Wednesday, May 26, 2010

Keeping up with The Times

This past Sunday, the Times reported on an anthropological study based at UCLA. The Center on the Everyday Lives of Families amassed a video record of 32 dual-earner, middle-class families totaling 1,540 hours. They just finished transcribing and coding it. Wow.

Disclaimer: As a graduate student, I was affiliated with a sister center at the University of Michigan.

Among the findings that the Times reported in its article:

Mothers still do most of the housework, spending 27 percent of their time on it, on average, compared with 18 percent for fathers and 3 percent for children (giving an allowance made no difference).

Husbands and wives were together alone in the house only about 10 percent of their waking time, on average, and the entire family was gathered in one room about 14 percent of the time. Stress levels soared — yet families spent very little time in the most soothing, uncluttered area of the home, the yard.


In addition to housework, mothers spent 19 percent of their time talking with family members or on the phone, and 11 percent taking occasional breathers that the study classified as “leisure.” The rates for fathers were 20 percent chatting, and 23 percent leisure — again, taken in fragments.

Hmm. What is this leisure "in fragments" of which the Times speaks? Is this the few minutes I took after supper, while Beanie used the potty and Bubbie tried sitting on his (I am happy to see him exhibiting "potty-readiness"), to read Katha Pollitt's column in the issue of The Nation that just arrived b/c I really just did not feel like, for example, folding the basket of laundry that was sitting at my feet?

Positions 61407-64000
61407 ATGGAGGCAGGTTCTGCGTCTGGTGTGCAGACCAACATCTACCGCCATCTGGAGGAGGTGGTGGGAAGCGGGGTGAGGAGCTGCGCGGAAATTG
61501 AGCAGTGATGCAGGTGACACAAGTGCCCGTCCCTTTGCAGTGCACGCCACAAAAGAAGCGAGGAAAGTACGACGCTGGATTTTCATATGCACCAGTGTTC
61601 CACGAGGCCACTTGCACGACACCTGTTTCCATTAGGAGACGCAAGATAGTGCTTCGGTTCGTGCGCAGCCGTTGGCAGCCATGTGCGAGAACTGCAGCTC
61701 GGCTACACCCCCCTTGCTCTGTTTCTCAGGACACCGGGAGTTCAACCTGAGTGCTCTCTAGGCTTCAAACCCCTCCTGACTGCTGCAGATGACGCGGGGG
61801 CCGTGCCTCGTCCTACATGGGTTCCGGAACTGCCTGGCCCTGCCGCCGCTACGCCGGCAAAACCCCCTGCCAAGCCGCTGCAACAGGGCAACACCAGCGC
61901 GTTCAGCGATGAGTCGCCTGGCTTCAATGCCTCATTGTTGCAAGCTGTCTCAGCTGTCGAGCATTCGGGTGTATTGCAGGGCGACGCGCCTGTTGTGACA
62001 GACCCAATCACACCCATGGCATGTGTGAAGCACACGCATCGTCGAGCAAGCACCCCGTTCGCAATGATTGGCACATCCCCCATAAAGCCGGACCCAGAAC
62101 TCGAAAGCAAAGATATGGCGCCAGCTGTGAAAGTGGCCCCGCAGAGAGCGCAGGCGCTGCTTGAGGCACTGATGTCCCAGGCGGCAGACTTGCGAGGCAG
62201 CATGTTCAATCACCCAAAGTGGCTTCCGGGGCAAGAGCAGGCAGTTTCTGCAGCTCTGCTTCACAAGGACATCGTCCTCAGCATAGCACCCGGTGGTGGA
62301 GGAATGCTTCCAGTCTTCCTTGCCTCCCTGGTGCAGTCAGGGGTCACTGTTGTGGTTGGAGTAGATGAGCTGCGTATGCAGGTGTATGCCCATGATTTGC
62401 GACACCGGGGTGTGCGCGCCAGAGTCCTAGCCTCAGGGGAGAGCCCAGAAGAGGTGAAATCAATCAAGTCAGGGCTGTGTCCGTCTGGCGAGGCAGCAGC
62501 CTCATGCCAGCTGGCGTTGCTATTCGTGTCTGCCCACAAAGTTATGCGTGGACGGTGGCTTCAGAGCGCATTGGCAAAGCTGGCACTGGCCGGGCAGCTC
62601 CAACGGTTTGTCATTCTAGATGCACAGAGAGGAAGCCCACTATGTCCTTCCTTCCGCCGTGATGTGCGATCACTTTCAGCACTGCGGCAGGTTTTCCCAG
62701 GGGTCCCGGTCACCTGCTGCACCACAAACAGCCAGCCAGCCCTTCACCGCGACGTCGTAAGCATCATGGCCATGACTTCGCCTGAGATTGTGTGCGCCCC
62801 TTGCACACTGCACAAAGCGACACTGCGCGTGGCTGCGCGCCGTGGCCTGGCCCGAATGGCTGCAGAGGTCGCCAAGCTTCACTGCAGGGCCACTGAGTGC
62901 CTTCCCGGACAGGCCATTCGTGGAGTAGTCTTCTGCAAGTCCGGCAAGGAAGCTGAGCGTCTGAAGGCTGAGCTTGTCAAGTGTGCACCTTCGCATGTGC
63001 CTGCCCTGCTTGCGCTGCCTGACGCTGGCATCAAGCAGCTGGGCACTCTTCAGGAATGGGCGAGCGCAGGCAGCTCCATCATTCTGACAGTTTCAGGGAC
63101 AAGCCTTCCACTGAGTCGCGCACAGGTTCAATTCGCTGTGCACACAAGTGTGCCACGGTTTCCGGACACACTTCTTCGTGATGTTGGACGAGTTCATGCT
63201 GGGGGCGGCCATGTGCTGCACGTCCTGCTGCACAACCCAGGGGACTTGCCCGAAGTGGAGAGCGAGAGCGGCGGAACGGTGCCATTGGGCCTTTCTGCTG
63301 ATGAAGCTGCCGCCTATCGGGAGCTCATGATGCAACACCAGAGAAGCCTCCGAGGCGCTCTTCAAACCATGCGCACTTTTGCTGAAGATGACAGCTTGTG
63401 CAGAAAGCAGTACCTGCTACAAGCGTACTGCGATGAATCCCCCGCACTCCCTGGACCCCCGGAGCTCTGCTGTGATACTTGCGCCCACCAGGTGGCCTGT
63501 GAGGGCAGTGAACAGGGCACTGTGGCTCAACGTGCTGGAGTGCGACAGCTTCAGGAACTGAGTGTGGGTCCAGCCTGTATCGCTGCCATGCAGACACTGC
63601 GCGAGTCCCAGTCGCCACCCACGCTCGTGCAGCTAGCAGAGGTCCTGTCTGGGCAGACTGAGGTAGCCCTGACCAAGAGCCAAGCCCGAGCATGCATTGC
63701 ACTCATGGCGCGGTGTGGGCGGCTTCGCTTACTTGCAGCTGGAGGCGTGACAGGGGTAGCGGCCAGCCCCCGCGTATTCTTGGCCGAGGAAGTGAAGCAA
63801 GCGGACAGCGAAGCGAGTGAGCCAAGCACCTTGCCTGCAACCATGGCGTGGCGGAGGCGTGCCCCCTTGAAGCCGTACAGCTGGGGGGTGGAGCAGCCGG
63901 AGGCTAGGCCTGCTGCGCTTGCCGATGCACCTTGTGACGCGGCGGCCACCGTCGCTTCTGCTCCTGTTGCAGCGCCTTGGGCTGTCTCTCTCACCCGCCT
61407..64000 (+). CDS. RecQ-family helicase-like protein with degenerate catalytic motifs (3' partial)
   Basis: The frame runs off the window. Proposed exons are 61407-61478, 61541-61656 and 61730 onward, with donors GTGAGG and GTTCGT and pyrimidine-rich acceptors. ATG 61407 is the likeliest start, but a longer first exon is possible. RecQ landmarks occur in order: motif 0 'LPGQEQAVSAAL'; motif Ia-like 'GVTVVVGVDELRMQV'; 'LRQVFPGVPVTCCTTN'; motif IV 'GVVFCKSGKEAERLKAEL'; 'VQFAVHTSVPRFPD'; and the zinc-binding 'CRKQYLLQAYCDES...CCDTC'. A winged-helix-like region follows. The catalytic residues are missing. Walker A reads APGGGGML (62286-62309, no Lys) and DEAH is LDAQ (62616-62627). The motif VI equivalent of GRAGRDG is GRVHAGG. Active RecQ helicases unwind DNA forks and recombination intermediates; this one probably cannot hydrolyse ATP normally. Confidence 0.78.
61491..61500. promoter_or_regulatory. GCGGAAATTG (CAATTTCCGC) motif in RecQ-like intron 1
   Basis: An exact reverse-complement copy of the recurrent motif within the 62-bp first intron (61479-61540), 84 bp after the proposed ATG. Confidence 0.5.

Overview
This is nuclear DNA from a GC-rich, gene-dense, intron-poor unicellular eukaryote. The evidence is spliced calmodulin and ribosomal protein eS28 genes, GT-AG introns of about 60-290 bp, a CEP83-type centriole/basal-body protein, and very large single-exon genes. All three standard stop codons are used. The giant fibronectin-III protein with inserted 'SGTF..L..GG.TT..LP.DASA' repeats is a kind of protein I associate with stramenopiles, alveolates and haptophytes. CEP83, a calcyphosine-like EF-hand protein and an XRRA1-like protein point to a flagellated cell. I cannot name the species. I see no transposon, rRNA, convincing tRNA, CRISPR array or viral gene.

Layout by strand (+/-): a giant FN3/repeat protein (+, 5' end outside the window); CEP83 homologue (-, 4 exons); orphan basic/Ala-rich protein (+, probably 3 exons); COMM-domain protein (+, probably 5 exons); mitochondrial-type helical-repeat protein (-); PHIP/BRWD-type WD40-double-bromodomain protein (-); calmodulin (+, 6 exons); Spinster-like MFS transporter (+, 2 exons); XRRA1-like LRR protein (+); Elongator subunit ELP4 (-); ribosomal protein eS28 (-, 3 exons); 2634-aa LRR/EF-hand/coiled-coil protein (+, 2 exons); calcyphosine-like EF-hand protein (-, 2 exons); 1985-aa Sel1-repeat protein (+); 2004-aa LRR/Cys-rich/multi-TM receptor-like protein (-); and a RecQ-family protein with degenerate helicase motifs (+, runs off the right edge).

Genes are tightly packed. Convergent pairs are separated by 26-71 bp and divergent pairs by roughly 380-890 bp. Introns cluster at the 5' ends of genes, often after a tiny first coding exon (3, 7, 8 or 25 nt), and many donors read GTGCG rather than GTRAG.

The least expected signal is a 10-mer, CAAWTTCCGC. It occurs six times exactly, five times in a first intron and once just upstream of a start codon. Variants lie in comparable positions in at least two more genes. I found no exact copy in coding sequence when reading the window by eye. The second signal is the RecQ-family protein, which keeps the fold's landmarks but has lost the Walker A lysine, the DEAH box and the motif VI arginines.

Interestingly, the researchers also reported this:

The couples who reported the least stress tended to have rigid divisions of labor, whether equal or not. “She does the inside work, and I do all the outside, and we don’t interfere” with each other, said one husband.

That makes sense to me. StraightMan and I divide our care of kids and home more or less right down the middle. The moments when things feel like they are breaking down are the moments when one of us messes with the other's schedule (I attribute the stress of this more to having to manage a change at the last minute) or worse, meddles with the other's plan or method. I think we basically parent by two rules: (1) We back each other in the moment and avoid disagreement or contradiction in front of the kids (but we admit when we have been mistaken and apologize, to the kids as well) and (2) When one parent is solo in charge of the kids, the other parent does not criticize how he or she manages (like letting kids watch TV).

Actually, now that I have articulated them, I realize they are less rules to parent by and more rules to maintain marriage by.

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